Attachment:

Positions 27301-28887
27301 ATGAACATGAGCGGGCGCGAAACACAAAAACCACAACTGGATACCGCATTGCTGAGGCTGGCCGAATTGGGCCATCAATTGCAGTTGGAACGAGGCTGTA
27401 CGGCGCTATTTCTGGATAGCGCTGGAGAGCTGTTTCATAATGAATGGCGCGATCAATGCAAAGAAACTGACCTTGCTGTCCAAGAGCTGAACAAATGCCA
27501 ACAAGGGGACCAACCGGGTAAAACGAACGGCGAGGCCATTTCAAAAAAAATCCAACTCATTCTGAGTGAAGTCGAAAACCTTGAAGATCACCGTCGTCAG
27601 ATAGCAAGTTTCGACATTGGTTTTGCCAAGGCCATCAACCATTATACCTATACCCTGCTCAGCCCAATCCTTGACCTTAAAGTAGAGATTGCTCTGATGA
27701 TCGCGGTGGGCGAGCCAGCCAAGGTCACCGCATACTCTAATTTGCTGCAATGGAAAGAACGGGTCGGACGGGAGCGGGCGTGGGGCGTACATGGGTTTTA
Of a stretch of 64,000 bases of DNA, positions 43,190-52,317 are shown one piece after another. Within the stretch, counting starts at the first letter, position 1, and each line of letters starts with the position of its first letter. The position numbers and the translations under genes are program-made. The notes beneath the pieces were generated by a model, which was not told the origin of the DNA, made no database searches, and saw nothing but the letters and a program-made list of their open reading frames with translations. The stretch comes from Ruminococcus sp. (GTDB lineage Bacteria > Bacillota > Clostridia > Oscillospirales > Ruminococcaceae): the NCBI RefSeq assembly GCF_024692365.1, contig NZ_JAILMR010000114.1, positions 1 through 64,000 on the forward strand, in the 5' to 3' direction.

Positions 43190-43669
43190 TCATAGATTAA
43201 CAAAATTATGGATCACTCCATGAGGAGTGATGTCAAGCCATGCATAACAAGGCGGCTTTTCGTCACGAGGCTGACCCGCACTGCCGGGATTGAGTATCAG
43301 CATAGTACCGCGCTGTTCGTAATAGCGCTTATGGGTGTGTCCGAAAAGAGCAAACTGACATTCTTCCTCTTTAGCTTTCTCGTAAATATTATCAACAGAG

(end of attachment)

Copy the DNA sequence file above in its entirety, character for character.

Positions 27301-28887
27301 ATGAACATGAGCGGGCGCGAAACACAAAAACCACAACTGGATACCGCATTGCTGAGGCTGGCCGAATTGGGCCATCAATTGCAGTTGGAACGAGGCTGTA
27401 CGGCGCTATTTCTGGATAGCGCTGGAGAGCTGTTTCATAATGAATGGCGCGATCAATGCAAAGAAACTGACCTTGCTGTCCAAGAGCTGAACAAATGCCA
27501 ACAAGGGGACCAACCGGGTAAAACGAACGGCGAGGCCATTTCAAAAAAAATCCAACTCATTCTGAGTGAAGTCGAAAACCTTGAAGATCACCGTCGTCAG
27601 ATAGCAAGTTTCGACATTGGTTTTGCCAAGGCCATCAACCATTATACCTATACCCTGCTCAGCCCAATCCTTGACCTTAAAGTAGAGATTGCTCTGATGA
27701 TCGCGGTGGGCGAGCCAGCCAAGGTCACCGCATACTCTAATTTGCTGCAATGGAAAGAACGGGTCGGACGGGAGCGGGCGTGGGGCGTACATGGGTTTTA
Of a stretch of 64,000 bases of DNA, positions 43,190-52,317 are shown one piece after another. Within the stretch, counting starts at the first letter, position 1, and each line of letters starts with the position of its first letter. The position numbers and the translations under genes are program-made. The notes beneath the pieces were generated by a model, which was not told the origin of the DNA, made no database searches, and saw nothing but the letters and a program-made list of their open reading frames with translations. The stretch comes from Ruminococcus sp. (GTDB lineage Bacteria > Bacillota > Clostridia > Oscillospirales > Ruminococcaceae): the NCBI RefSeq assembly GCF_024692365.1, contig NZ_JAILMR010000114.1, positions 1 through 64,000 on the forward strand, in the 5' to 3' direction.

Positions 43190-43669
43190 TCATAGATTAA
43201 CAAAATTATGGATCACTCCATGAGGAGTGATGTCAAGCCATGCATAACAAGGCGGCTTTTCGTCACGAGGCTGACCCGCACTGCCGGGATTGAGTATCAG
43301 CATAGTACCGCGCTGTTCGTAATAGCGCTTATGGGTGTGTCCGAAAAGAGCAAACTGACATTCTTCCTCTTTAGCTTTCTCGTAAATATTATCAACAGAG